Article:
Are You Comfortable With Second-Hand Revelation?

Tuesday, June 8, 2010

Are You Comfortable With Second-Hand Revelation?When I was a boy, my grandmother would take the long Greyhound bus trip from the San Francisco Bay area to the little mountain town of Quincy up in the Sierra Nevada mountains to visit us. She was a pistol of a lady, was smart, deeply loved God and wasn't afraid to tell it like she saw it. I remember listening to her talk about the first outpouring of the Holy Spirit in the early 1900's. She was a first-hand witness of a great revival that birthed the greatest missionary movement in our history. She told of encounters with the Holy Spirit that they had never experienced before. She witnessed miraculous healing and saw whole families come to know Christ. She told me to never settle for what she experienced back then, to not be satisfied until I had my own first-hand experience of the power of the Holy Spirit.

Read chapter 3 of 1 Samuel. There is something profound, yet tragic in the story of the young boy Samuel and Eli, the High Priest. For a little background on this story, read my blog post on "Positioning Yourself to Hear God's Voice." The next morning, after God spoke to Samuel, Eli summons him to tell him everything that God said. What is tragic is that the night before, when he realized that the Lord was speaking to Samuel, Eli stayed right where he was and let the boy do the listening for him. Eli goes back to sleep and waits until morning to get a second-hand account of what God said. In verse 1 we are told that the word of the Lord was rare and that there were not many visions in those days. I think it if it were me, I might have knocked Samuel over trying to be the first one back to the temple to hear God's voice. But he didn't. Eli was comfortable with second-hand revelation. Samuel was different. That wasn't good enough for him. He only settled for first-hand, personal revelation.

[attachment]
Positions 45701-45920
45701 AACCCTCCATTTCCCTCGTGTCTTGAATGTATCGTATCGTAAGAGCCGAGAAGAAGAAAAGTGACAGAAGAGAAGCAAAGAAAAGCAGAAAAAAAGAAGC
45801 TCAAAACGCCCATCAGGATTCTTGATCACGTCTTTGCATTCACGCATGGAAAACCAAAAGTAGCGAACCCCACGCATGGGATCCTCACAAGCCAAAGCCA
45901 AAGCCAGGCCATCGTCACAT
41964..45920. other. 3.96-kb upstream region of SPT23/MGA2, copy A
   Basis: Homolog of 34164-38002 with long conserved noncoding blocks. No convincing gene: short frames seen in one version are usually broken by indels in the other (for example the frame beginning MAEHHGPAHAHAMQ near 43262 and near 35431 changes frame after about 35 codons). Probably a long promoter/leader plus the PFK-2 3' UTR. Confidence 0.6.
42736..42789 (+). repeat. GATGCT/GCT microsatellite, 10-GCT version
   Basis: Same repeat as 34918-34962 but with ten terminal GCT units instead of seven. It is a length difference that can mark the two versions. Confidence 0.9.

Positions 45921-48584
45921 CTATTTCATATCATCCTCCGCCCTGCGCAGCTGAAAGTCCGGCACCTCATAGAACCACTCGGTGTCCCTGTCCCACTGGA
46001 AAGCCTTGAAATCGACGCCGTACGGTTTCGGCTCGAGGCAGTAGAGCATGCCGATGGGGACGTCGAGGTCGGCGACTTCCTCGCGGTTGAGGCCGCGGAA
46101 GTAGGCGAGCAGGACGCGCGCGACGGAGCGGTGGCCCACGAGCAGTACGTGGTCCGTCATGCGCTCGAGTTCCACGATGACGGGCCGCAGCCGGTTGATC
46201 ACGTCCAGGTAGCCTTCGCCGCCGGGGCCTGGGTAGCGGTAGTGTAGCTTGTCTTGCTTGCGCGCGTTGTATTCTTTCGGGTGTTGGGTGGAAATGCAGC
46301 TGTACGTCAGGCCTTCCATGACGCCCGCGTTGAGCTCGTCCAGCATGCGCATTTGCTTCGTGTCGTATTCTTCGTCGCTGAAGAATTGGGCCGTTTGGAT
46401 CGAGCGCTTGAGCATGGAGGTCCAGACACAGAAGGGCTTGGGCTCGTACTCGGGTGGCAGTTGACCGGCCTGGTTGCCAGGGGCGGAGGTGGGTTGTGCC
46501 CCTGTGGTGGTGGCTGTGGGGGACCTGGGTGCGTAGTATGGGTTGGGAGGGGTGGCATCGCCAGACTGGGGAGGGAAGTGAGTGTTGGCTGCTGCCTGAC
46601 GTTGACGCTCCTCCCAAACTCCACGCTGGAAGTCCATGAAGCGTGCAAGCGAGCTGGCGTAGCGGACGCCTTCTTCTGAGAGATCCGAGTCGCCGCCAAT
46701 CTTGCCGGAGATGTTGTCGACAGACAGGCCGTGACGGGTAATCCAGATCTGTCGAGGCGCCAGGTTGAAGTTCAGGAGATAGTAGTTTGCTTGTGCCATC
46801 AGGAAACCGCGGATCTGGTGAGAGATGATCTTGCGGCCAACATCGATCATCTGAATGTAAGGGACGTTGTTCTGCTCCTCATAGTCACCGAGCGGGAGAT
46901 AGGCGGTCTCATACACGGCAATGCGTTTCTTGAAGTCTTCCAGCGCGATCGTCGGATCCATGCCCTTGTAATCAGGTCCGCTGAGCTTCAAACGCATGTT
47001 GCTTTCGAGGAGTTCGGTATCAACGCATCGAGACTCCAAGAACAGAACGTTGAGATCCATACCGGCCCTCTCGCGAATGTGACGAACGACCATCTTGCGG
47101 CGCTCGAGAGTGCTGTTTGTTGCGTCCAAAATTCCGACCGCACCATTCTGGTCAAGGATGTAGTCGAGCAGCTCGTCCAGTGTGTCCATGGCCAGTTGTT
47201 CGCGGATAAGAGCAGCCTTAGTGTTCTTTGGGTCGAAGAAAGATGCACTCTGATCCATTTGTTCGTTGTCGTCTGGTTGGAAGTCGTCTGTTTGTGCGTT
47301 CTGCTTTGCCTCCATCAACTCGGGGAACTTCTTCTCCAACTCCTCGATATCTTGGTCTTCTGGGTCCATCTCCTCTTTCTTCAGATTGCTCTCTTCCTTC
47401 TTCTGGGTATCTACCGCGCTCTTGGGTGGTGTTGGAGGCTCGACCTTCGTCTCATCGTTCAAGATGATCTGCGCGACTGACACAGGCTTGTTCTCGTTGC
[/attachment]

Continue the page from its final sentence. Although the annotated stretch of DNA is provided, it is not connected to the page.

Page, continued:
Are You Comfortable With Second-Hand Revelation?
After hearing my grandmother's stories about the great outpouring of the early 1900's I found myself growing up with a burning desire to experience that for myself. It wasn't good enough to live off her experience. Sadly, many today are comfortable just reading about other people's encounter with God and never experience it for themselves. We have become a hand-me-down generation of Christians. Jesus told the disciples not to settle for what they experienced while he was with them. He told them they would do even greater things. They hadn't seen anything yet. The best was yet to come.

Let's be a generation of believers that has a burning desire to see even greater things happen than did with previous generations. My prayer is that we would never settle for second-hand revelation, but would only be comfortable with our own first-hand encounter with God.


Cheryl Smith said...

Wow David, I've read the story of Samuel and Eli dozens of times but have never considered the implications of second hand revelation.

Poignant phrase, "hand-me-down generation of Christians."

David Good said...

Thank you, Cheryl. This is something the Lord has been showing me recently. I too, had never looked at this story that way.

Don Parish said...

There is a great disconnect for, well I don't know most Christians, so let's just say the ones that I have met. The disconnect is that they idealize and even iconize the "revelations" (revival, outpouring, whatever) of the past and want to identify with them to the point that they truly are not interested in a fresh revelation.

Of course, a fresh revelation will COST them something, so perhaps they are just being honest.

Things that make you go, "hmmmm."

Phil Duncalfe said...

Thanks for this post David. I think part of the lack of revelation on our part is our trouble with sitting still and praying and waiting on God. Seeking God is a hard thing to do, especially when we are so used to getting what we want straight away. The whole concept of waiting on God and listening for His revelation is so foreign.

Great insights into Samuel. I've never made that connection between Eli and Samuel before.

David Good said...

You are so right Don. We tend to get fascinated with the ark instead of the presence of God who inhabited the ark. Israel hadn't even noticed that God's presence had departed.

Phil - it is always a challenge to hear God's still voice. God never stops speaking, we just stop positioning ourselves to be in a place where we are listening. Thanks for your comments.

inspiredword said...

Great post. I think the problem we have today is that people are not preapred to pay the price for first hand revelation. God bless

inspiredword said...

Hi David, seen you have been studying about Eli l thought this post on another blog of mine might be of interest to you.

David Good said...

Thanks for sharing your link inspiredword. Good post and thoughts.

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